Laos is a landlocked country, but benefits from having a substantial portion of the Mekong River run through the country. By damming this river and selling the electricity to China, Vietnam, and Thailand, Laos is working towards becoming the “battery of South-East Asia” (Ong, 2007). Revenue from damming would be used to alleviate poverty. A threat to Laos is if foreign investors or countries see the potential in the Laotian economy and take the profits from the people for themselves.
A policy suggestion of mine would be for Laos to provide education to the country using the revenues from the increased trade. The returns of education provide an increase for both the well being of the people and the GDP of the country. Public education needs to be provided as a right to the people, with the foregone costs of sending a child to school reimbursed to the family. It is important Laos understands how these current costs provide a foundation as Laos enters into the world economy.
AusAID, Australian Government. (2010). Laos. Retrieved from http://www.ausaid.gov.au/country/country.cfm?CountryId=35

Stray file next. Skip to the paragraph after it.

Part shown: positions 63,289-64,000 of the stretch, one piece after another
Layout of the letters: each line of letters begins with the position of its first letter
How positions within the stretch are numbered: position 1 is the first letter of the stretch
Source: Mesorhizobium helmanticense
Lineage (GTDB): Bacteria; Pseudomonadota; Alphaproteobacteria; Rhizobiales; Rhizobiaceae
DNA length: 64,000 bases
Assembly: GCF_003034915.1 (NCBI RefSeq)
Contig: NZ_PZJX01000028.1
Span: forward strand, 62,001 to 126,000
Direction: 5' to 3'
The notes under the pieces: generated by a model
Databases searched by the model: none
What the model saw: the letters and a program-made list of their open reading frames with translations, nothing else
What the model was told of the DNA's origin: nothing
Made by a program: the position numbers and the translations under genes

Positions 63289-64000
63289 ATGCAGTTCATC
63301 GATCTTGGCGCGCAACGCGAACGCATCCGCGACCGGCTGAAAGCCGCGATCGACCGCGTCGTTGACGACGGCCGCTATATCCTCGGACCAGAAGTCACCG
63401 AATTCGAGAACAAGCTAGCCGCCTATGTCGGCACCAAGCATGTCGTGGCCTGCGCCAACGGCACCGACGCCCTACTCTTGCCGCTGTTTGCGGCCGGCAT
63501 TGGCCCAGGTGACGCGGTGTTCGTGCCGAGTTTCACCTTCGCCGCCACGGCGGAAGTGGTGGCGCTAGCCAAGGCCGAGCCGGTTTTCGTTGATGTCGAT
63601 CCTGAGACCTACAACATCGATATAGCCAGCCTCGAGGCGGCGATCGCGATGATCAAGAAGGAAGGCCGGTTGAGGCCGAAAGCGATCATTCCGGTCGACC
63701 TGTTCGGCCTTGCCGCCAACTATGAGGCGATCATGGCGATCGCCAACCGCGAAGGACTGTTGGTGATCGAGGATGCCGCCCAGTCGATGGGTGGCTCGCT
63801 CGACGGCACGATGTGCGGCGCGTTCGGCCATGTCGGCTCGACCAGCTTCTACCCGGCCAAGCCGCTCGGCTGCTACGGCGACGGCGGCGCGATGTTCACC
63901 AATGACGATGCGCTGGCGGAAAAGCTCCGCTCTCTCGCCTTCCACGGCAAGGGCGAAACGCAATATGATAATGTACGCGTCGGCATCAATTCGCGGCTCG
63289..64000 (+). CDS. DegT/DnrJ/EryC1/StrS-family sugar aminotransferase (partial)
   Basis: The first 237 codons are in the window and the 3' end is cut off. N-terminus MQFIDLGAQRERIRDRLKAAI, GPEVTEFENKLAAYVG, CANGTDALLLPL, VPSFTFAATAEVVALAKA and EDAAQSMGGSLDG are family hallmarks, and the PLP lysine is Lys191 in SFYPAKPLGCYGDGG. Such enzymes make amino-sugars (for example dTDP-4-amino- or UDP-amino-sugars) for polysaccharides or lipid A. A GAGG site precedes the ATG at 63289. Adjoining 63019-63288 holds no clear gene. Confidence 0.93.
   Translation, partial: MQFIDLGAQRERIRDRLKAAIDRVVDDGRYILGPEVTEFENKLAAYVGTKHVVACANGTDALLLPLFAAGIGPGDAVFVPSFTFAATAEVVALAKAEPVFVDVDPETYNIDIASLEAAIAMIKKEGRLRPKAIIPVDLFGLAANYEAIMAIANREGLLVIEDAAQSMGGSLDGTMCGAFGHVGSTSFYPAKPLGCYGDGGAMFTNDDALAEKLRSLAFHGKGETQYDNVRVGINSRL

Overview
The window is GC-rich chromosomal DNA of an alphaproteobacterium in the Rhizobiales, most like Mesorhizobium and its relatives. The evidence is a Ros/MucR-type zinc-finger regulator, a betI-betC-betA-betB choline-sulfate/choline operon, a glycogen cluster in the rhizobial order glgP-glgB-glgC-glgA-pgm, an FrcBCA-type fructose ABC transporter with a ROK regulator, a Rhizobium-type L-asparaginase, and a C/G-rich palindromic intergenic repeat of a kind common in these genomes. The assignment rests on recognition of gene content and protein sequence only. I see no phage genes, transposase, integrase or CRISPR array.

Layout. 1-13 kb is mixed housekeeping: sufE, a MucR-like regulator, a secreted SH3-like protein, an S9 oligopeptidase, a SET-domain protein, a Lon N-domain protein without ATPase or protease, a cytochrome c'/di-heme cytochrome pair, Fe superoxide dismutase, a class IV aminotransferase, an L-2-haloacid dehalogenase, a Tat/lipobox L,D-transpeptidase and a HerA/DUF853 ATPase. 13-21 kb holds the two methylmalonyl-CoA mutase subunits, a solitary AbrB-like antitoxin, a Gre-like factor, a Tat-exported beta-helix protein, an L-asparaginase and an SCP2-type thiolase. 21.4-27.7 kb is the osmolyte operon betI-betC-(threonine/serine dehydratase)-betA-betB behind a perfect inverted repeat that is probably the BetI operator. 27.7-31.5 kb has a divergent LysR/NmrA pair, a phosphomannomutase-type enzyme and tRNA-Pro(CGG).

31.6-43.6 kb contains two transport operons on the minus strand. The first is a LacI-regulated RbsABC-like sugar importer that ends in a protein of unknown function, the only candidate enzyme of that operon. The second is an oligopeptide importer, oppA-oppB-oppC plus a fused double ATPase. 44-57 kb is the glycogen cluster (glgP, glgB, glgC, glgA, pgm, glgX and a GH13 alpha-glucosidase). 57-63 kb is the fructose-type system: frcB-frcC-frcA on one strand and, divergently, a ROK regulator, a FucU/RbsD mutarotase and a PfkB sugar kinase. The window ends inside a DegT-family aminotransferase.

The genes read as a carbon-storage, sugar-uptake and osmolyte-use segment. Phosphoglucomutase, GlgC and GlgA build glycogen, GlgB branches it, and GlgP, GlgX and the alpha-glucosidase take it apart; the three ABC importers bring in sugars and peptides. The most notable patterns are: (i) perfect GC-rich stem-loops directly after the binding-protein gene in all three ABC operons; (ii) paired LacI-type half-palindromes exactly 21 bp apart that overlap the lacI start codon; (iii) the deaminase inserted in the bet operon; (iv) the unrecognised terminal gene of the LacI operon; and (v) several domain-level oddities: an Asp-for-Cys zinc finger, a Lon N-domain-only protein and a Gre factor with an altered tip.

Lao history. Social and Economic Developers Association. (n.d.). Retrieved from http://seda-laos.org/ welcome/?page_id=4
Laos GDP – per capita (ppp). (2010, November 3). Retrieved from http://www.indexmundi.com/laos/gdp_per_capita_(ppp).html
Lengsavad, S. Lao People’s Democratic Republic. (2000). National growth and poverty eradication strategy. Retrieved from http://www.undplao.org/newsroom/publication/Ngpes/ Lao%20PDR%20-%20NGPES%20-%20Main%20Document.pdf
Ong, L. (2007, November 21). Laos plans a water-powered future. BBC. Retrieved from http://news.bbc.co.uk/2/hi/business/7104254.stm
The World Factbook. (2009). Washington, DC: Central Intelligence Agency. Retrieved from https://www.cia.gov/library/publications/the-world-factbook/index.html